Photo: Mitt Romney Breaking Ground at Public Broadcasting Station, 2005

Yes, we’ve all heard and seen the meme: Republican presidential candidate Mitt Romney loves Big Bird and PBS, but still pledges to cut off government funding, due to the fact that PBS is a drain on the federal budget and requires money borrowed from China to stay afloat. (No.)

Here’s a photo of then-Massachusetts governor Mitt Romney, at a WGBH groundbreaking ceremony in Brighton, Boston back in 2005:

WGBH is  WGBHWGBH provides non-commercial educational public radio and television, and is a PBS member station. WGBH.orgClick here to read about how Gov. Romney signed a bill that would later ensure millions of dollars in funding for nefarious, budget-killing public TV in Massachusetts for years to come.

And in case you were wondering, yes, WGBH does indeed carry Sesame Street.

DOES IT FEEL LIKE POLITICS IS AT A BREAKING POINT?

Headshot of Editor in Chief of Mother Jones, Clara Jeffery

It sure feels that way to me, and here at Mother Jones, we’ve been thinking a lot about what journalism needs to do differently, and how we can have the biggest impact.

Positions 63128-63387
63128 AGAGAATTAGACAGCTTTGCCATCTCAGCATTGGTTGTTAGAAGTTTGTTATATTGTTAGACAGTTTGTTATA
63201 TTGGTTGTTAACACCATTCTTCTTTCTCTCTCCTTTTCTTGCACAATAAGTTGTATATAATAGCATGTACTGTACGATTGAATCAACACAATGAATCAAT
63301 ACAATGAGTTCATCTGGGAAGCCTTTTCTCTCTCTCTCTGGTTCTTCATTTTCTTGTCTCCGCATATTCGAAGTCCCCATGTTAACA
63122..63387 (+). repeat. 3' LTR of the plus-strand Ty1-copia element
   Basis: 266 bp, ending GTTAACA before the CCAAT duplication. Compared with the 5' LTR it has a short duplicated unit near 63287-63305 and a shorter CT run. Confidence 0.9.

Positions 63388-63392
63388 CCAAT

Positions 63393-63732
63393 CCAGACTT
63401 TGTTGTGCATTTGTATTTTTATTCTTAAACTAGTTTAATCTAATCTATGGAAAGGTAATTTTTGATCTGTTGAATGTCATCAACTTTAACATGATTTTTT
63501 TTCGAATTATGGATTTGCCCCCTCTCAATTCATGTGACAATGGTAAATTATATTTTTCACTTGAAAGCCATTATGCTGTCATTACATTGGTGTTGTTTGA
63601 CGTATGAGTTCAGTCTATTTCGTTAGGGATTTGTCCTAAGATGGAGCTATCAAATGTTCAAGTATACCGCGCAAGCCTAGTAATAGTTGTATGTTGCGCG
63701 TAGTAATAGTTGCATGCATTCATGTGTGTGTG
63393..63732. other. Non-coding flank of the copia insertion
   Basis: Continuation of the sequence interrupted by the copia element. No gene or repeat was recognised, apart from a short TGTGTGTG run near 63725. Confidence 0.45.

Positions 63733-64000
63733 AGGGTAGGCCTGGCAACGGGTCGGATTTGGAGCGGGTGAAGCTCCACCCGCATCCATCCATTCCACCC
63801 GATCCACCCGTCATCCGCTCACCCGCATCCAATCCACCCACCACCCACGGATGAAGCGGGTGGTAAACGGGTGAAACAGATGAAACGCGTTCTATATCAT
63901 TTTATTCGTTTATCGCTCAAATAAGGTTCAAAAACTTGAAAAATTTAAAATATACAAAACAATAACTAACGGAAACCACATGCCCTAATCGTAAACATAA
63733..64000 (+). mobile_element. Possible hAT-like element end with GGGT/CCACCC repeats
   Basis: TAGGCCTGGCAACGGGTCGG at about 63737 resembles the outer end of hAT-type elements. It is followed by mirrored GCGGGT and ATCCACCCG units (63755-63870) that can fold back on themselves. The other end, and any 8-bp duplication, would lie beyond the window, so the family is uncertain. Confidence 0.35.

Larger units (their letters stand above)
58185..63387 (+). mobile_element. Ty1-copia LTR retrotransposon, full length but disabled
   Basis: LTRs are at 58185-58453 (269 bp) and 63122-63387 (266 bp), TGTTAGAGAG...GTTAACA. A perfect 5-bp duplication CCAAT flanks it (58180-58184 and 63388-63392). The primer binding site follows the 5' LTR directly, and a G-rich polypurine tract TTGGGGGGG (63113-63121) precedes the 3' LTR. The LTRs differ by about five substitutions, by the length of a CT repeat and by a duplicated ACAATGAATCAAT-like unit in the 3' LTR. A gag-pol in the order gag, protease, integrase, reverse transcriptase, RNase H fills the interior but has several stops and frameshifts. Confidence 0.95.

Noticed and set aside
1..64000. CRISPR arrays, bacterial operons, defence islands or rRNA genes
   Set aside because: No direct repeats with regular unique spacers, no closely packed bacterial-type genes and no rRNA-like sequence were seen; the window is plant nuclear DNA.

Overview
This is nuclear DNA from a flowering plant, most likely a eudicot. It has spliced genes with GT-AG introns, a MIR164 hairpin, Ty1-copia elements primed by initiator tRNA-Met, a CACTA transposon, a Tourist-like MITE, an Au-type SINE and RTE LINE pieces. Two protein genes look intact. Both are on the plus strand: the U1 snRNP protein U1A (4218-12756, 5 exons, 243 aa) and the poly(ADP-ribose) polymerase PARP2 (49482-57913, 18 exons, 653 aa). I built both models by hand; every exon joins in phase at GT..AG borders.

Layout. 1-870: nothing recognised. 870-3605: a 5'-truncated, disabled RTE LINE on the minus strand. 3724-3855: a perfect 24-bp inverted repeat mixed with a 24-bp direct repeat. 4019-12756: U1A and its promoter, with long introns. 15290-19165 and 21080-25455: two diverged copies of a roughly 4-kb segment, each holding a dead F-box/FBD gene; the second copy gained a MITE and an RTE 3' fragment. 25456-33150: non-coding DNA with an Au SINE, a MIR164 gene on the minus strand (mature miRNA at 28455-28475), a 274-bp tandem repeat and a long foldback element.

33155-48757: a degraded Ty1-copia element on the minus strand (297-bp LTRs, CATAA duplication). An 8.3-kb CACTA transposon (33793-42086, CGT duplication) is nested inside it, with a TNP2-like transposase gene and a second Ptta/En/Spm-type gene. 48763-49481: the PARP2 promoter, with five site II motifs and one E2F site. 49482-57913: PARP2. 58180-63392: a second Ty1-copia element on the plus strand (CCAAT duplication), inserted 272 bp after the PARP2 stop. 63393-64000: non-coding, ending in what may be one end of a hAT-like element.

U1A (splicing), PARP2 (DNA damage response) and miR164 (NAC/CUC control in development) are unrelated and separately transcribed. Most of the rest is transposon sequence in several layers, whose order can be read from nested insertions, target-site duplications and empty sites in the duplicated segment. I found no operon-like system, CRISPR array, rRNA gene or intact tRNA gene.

We kept coming back to one word: corruption. Democracy and the rule of law being undermined by those with wealth and power for their own gain. So we're launching an ambitious Mother Jones Corruption Project to do deep, time-intensive reporting on systemic corruption, and asking the MoJo community to help crowdfund it.

We aim to hire, build a team, and give them the time and space needed to understand how we got here and how we might get out. We want to dig into the forces and decisions that have allowed massive conflicts of interest, influence peddling, and win-at-all-costs politics to flourish.

It's unlike anything we've done, and we have seed funding to get started, but we're looking to raise $500,000 from readers by July when we'll be making key budgeting decisions—and the more resources we have by then, the deeper we can dig. If our plan sounds good to you, please help kickstart it with a tax-deductible donation today.

Thanks for reading—whether or not you can pitch in today, or ever, I'm glad you're with us.

Signed by Clara Jeffery

Clara Jeffery, Editor-in-Chief

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